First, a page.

[Sound and Vision]: 20,000 Days On Earth

20000days “I feel I can control the weather with my moods, I just can’t control my moods is all.”

A life in the day.

As Nick Cave rises early from his bed and opens the shutters on a stormy day towards the beginning of 20,000 Days On Earth, he outlines his daily routine in a conspiratorial interior monologue: “I wake, I write, I eat, I watch TV”. This in itself is a fair synopsis of the film, which charts a fictitious day in the life of Cave as he drives around his chosen hometown of Brighton attending a therapy session, visiting his personal archives and dining with Bad Seed and right-hand man Warren Ellis (whose backwoods svengali appearance is an amusing contrast to Cave’s bank-clerk-cum-preacher manner) before returning home. However, as with much of Cave’s work, much more is conveyed during Iain Forsyth and Jane Pollard’s captivating portrait of the mercurial musician than a simple synopsis suggests.

Lying somewhere between straight documentary and psychological drama, 20,000 Days is a mix of orchestrated events and spontaneous conversations, as Cave is placed in situations and conversations that allow him to eloquently muses on his memories, his fears and his creative process. Interspersed throughout are songwriting and recording sessions in Saint-Rémy de Provence for last year’s Bad Seeds record Push The Sky Away (The Grapevine’s Best Album of 2013), offering rare insights into the putative formation of these songs (including a gentle piano ballad which loses its mojo once Ellis notes its similarity to a Lionel Richie song). Elsewhere an enrapturing live performance showcases The Bad Seeds in full messianic flight, Cave seemingly transformed into a lightning rod of a man as a young audience hang enthralled upon his every word.

As Cave drives between encounters he has conversations with friends Ray Winstone, Blixa Bargeld (one of Cave’s primary creative foils over the years, along with Ellis and Mick Harvey) and Kylie Minogue, Cave’s duet partner on The Bad Seeds’s biggest hit, ‘Where The Wild Roses Grow’. They appear unannounced in his car as if figments of his imagination or ghosts, as the film blurs the lines between past and present, fact and fiction. These shifting spaces and temporalities serve not only to relate Cave’s history with an engaging immediacy, but also allow Forsyth and Pollard to focus in on recurring themes of mortality, creativity and spirituality which seem to preoccupy Cave.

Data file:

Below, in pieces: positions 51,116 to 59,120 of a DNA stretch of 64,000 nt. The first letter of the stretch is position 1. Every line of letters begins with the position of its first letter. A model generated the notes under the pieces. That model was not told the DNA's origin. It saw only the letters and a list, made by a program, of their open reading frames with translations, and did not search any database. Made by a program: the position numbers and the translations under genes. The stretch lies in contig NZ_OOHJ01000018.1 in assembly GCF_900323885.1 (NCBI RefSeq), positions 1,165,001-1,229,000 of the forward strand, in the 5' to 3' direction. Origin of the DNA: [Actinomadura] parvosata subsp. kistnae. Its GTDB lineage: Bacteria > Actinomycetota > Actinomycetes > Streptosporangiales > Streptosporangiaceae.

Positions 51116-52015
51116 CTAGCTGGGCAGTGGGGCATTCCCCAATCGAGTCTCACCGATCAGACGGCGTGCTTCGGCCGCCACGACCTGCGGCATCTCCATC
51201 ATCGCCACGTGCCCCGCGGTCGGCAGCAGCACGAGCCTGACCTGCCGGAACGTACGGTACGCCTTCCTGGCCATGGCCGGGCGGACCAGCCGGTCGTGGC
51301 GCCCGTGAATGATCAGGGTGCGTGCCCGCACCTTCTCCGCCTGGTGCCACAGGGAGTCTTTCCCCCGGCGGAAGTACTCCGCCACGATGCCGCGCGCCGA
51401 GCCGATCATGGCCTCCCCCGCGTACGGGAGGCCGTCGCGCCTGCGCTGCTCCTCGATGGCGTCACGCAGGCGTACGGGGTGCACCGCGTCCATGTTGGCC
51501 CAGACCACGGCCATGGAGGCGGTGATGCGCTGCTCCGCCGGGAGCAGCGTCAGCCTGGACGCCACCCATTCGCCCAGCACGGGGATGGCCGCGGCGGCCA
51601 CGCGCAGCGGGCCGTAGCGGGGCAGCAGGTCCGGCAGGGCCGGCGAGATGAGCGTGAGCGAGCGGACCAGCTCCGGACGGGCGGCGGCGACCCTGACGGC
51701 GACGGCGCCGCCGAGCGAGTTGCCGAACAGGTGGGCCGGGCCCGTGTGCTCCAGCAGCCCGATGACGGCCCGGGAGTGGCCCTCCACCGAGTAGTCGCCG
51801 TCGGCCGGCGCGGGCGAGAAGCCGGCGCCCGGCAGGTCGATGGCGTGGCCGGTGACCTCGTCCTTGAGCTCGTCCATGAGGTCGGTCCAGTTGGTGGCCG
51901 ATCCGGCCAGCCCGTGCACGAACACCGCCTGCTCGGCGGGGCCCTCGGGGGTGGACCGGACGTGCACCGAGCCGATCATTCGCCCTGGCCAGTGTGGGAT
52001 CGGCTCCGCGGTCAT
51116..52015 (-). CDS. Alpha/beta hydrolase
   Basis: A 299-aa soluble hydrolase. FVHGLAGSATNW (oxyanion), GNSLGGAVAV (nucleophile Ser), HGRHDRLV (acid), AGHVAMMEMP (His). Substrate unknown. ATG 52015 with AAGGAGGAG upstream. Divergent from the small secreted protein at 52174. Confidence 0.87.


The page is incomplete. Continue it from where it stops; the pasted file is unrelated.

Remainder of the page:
Equally as captivating as Cave’s magnetic onscreen personality is the spellbinding cinematography. Shots veer between eye-watering lucidity, vividly capturing subtle gestures and flecks of spray chucked up by a grey sea, and a ponderous, hazy gaze as street lights smear on Cave’s windshield. Simply put, the film is bewitchingly beautiful, and creates the sense that time itself is stretching and warping as the past impinges on the present.

Over the course of 20,000 Days Cave seemingly reveals a lot behind his imposingly slim figure: he explains his songwriting process (“It’s all about counterpoint”) and conveys his fears of not reaching a creative place he is satisfied with; a session with psychoanalyst Darian Leader focuses on his formative experiences with music, girls and the metamorphosing effect of his father reading and explaining the opening chapter of Vladimir Nabokov’s Lolita to him; while scouring through the artefacts of his personal archives and talking to old cohorts allows Cave to reminisce on his career and relate anecdotes about Tracey Pew intercepting a pissing stage crasher at a Birthday Party gig, meeting his wife in an art gallery, and introducing a belligerent and terrifying Dr. Nina Simone at the Meltdown Festival he curated in 1999.

Forsyth and Pollard have not merely a created a documentary, but have crafted the most engaging and dynamic way of perceptively exploring what Nick Cave does and how the creative endeavours of mankind in general attempt to tap into something transcendent and beyond ourselves. But for an enigmatic artist whose work distorts the boundaries between the real and supernatural and who has long manipulated his own mythic persona, the question you’re left wondering as the camera floats away from Cave, standing solitary on a twilit Brighton beach, is whether you’ve actually seen behind the curtains, or if you have been speaking to the Wizard of Oz all along?